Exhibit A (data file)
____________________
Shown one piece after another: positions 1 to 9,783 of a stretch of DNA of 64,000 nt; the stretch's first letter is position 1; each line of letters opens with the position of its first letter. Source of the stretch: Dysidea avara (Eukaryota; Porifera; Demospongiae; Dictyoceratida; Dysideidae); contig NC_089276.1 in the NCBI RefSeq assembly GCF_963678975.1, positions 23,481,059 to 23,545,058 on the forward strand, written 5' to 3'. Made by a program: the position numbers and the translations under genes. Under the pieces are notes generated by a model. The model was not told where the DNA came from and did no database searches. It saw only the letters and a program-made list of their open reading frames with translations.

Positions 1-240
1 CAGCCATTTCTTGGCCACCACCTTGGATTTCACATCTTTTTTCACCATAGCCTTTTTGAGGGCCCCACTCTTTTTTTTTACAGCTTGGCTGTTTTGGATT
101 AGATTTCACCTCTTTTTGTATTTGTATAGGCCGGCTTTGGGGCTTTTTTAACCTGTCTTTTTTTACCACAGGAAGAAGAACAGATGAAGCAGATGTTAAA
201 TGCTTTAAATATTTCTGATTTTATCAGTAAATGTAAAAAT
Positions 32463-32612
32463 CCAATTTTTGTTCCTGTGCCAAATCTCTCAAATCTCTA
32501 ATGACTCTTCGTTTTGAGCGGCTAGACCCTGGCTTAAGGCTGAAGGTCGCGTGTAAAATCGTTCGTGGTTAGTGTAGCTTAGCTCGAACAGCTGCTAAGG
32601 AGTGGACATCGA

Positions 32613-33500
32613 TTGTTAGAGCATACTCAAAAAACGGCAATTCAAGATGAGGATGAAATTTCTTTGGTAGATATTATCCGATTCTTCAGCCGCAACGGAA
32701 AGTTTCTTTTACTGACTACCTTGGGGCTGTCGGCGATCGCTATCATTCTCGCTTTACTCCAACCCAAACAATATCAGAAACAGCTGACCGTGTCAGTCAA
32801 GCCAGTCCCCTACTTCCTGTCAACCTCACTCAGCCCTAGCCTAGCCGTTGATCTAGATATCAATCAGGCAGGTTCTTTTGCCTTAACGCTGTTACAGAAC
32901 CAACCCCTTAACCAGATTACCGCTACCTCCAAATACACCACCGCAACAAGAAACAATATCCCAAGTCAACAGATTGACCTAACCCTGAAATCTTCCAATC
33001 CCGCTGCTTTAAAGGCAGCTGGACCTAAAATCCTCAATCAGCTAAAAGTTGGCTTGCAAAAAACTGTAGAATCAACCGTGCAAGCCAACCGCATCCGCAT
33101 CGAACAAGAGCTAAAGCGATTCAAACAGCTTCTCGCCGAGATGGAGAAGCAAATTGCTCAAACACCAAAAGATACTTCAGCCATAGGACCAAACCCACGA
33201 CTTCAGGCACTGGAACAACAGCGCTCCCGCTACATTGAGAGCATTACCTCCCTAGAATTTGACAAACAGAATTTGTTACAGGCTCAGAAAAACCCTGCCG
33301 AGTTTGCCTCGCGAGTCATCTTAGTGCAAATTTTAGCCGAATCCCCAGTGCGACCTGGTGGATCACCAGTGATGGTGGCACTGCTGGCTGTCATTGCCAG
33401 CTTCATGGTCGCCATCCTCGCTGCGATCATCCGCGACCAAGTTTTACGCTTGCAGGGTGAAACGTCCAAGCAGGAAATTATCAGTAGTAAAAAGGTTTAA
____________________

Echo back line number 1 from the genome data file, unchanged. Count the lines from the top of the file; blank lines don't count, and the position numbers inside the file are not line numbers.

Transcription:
Shown one piece after another: positions 1 to 9,783 of a stretch of DNA of 64,000 nt; the stretch's first letter is position 1; each line of letters opens with the position of its first letter. Source of the stretch: Dysidea avara (Eukaryota; Porifera; Demospongiae; Dictyoceratida; Dysideidae); contig NC_089276.1 in the NCBI RefSeq assembly GCF_963678975.1, positions 23,481,059 to 23,545,058 on the forward strand, written 5' to 3'. Made by a program: the position numbers and the translations under genes. Under the pieces are notes generated by a model. The model was not told where the DNA came from and did no database searches. It saw only the letters and a program-made list of their open reading frames with translations.